Southwest Airlines has marked the beginning of its expansion at Houston’s William P. Hobby Airport by breaking ground on its new international terminal.

Hobby is primarily a domestic airport with no international airline service, but corporate and general aviation traffic does regularly arrive from across the border in Mexico. In 2011, Southwest Airlines officially expressed interest in changing this by proposing the introduction of international flights.

The competition this generated with United Airlines at Houston’s other airport, George Bush Intercontinental, led to objections. However, the transition was approved May 30 with the support of Houston Mayor Annise Parker and a 16-1 vote by the City of Houston (not to mention public support through Southwest’s Free Hobby Airport campaign).

Southwest doesn't currently fly internationally (although its AirTran acquisition did bring some international routes), but it expects to be doing so by the time the new terminal comes into operation in 2015. The airline has already announced plans to link Hobby Airport with the Caribbean, Mexico and other points in Central and South America.

"With this new international terminal, we are not only literally breaking ground at Hobby Airport, we are charting new territory for our company and for low-cost and high-value air travel," said Gary Kelly, CEO of Southwest Airlines. "This will be Southwest's first international terminal in our 43-year history, and we look forward to bringing lower fares and more international flights to a city that could benefit from increased competition."

Southwest is the main carrier at Hobby, with over 80 percent of the movements, and is funding the new terminal itself. The facility will link to the existing terminal, expanding the security checkpoint and offering five gates. In the terms of the deal, one gate will be reserved for mixed use, allowing other carriers to serve the airport on international routes (there is the possibility of some switching from the Intercontinental airport).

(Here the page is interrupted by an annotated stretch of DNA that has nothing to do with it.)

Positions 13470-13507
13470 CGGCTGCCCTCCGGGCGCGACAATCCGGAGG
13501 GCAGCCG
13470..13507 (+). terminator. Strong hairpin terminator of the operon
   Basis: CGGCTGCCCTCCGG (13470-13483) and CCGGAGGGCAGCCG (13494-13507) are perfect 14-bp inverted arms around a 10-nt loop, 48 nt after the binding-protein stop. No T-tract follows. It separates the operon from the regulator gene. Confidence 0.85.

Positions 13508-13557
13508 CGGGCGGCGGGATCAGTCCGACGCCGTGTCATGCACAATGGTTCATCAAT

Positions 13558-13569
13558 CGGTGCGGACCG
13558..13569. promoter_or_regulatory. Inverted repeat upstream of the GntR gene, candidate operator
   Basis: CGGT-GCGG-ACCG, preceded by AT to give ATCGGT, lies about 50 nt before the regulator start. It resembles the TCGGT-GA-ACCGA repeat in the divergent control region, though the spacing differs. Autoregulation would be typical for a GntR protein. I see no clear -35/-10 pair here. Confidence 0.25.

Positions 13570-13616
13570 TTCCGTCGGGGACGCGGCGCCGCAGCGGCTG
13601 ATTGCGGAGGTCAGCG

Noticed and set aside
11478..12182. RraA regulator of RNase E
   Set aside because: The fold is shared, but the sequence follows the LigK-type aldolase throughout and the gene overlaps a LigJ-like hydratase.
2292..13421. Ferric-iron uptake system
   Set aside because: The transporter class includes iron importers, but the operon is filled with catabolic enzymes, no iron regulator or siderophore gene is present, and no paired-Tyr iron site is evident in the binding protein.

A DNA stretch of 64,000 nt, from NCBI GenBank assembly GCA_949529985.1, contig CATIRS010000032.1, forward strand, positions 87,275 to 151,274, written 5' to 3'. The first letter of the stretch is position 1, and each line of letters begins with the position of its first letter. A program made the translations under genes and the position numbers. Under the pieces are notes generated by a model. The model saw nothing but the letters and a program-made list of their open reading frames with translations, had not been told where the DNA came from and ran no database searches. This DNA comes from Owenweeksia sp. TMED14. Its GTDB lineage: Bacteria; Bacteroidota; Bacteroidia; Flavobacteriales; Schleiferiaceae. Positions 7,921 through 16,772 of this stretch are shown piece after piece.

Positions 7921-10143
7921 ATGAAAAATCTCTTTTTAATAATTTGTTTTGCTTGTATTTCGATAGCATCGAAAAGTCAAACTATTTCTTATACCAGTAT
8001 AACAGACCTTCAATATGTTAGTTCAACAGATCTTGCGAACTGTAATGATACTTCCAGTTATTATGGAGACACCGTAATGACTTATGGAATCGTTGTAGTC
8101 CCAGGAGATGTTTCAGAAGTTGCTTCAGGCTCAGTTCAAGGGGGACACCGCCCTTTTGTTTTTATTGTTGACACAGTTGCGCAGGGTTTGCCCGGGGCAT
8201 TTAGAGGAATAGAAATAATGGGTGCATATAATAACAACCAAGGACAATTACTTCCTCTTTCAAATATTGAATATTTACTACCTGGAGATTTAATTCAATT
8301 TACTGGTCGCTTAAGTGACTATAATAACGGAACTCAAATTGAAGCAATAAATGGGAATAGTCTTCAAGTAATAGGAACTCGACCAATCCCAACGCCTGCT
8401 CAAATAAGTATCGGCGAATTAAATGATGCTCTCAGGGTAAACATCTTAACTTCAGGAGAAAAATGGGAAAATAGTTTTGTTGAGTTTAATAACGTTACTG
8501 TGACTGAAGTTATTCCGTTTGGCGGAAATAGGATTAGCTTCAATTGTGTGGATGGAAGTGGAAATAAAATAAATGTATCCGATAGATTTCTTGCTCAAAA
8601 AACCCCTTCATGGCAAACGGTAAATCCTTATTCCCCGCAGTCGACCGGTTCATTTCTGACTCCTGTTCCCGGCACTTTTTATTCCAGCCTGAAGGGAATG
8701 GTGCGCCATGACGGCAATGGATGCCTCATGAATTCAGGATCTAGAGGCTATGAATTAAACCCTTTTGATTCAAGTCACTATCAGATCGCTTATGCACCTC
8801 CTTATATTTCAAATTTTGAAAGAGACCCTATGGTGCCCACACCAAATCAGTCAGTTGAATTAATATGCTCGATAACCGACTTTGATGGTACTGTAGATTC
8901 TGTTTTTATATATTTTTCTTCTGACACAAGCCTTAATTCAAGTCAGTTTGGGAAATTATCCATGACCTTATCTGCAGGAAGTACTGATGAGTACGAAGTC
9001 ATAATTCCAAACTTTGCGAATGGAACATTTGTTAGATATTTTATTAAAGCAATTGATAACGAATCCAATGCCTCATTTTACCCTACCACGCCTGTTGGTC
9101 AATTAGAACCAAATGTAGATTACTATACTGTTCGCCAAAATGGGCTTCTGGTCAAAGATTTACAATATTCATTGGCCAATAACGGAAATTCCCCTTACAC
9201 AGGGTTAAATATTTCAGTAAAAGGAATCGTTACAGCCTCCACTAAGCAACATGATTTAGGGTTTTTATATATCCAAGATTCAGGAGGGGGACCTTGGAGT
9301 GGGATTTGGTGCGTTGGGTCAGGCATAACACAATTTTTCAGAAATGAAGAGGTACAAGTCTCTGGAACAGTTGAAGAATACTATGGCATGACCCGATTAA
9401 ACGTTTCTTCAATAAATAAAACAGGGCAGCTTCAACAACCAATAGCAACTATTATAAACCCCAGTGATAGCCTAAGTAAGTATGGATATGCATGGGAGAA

In support of the project, and in anticipation of the expected increase in passenger traffic, the Houston Airport System will be making significant investments of its own, constructing a new multilevel parking garage and making improvements to the existing roadway system.

Houston Hobby Airport
Artist's rendering of the new terminal at Houston Hobby.

The approval to change operations at Hobby Airport and build this new terminal has caused some bad feelings toward Parker, who has supported it wholeheartedly.

"Establishing international air service at William P. Hobby Airport will benefit Houston passengers in a variety of different ways, including increasing competition, boosting the local economy and strengthening the ties that already exist with our friends in Latin America," Parker said at the ground-breaking ceremony.

And her views would seem to be backed up by the benefits to the city and the Houston taxpayer. A 2012 study commissioned by the Houston Airport System indicates that the new terminal will generate more than 10,000 jobs across the greater Houston metropolitan area and will provide an economic impact of $1.6 billion. The study estimates that the terminal will bring in an additional 1 million passengers a year to Hobby Airport.

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